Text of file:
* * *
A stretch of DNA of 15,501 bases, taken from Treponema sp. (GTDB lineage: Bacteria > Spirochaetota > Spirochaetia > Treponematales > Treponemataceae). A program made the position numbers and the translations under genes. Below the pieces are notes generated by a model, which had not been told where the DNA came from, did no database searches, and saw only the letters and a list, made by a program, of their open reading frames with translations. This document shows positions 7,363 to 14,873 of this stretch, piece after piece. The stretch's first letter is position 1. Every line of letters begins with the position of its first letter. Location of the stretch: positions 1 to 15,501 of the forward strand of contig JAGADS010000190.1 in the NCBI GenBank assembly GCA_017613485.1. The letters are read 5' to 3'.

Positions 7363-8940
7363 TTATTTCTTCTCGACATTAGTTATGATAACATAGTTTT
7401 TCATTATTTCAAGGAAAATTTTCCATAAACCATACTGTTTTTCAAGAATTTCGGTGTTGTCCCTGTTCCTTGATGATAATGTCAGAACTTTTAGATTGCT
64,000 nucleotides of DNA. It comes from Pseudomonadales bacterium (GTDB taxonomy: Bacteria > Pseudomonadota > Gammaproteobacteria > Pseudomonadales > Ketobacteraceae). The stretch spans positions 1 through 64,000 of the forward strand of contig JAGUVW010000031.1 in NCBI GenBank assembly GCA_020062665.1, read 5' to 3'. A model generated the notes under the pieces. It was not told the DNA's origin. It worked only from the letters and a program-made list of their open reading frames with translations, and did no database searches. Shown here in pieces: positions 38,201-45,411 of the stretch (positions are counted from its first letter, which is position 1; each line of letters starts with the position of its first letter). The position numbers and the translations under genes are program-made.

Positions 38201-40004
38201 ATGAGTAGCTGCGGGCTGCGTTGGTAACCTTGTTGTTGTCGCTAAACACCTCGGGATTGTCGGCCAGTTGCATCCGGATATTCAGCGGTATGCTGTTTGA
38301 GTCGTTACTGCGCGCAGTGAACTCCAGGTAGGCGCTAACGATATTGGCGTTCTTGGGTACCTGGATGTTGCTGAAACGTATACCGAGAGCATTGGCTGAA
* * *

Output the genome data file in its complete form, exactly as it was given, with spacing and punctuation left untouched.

A stretch of DNA of 15,501 bases, taken from Treponema sp. (GTDB lineage: Bacteria > Spirochaetota > Spirochaetia > Treponematales > Treponemataceae). A program made the position numbers and the translations under genes. Below the pieces are notes generated by a model, which had not been told where the DNA came from, did no database searches, and saw only the letters and a list, made by a program, of their open reading frames with translations. This document shows positions 7,363 to 14,873 of this stretch, piece after piece. The stretch's first letter is position 1. Every line of letters begins with the position of its first letter. Location of the stretch: positions 1 to 15,501 of the forward strand of contig JAGADS010000190.1 in the NCBI GenBank assembly GCA_017613485.1. The letters are read 5' to 3'.

Positions 7363-8940
7363 TTATTTCTTCTCGACATTAGTTATGATAACATAGTTTT
7401 TCATTATTTCAAGGAAAATTTTCCATAAACCATACTGTTTTTCAAGAATTTCGGTGTTGTCCCTGTTCCTTGATGATAATGTCAGAACTTTTAGATTGCT
64,000 nucleotides of DNA. It comes from Pseudomonadales bacterium (GTDB taxonomy: Bacteria > Pseudomonadota > Gammaproteobacteria > Pseudomonadales > Ketobacteraceae). The stretch spans positions 1 through 64,000 of the forward strand of contig JAGUVW010000031.1 in NCBI GenBank assembly GCA_020062665.1, read 5' to 3'. A model generated the notes under the pieces. It was not told the DNA's origin. It worked only from the letters and a program-made list of their open reading frames with translations, and did no database searches. Shown here in pieces: positions 38,201-45,411 of the stretch (positions are counted from its first letter, which is position 1; each line of letters starts with the position of its first letter). The position numbers and the translations under genes are program-made.

Positions 38201-40004
38201 ATGAGTAGCTGCGGGCTGCGTTGGTAACCTTGTTGTTGTCGCTAAACACCTCGGGATTGTCGGCCAGTTGCATCCGGATATTCAGCGGTATGCTGTTTGA
38301 GTCGTTACTGCGCGCAGTGAACTCCAGGTAGGCGCTAACGATATTGGCGTTCTTGGGTACCTGGATGTTGCTGAAACGTATACCGAGAGCATTGGCTGAA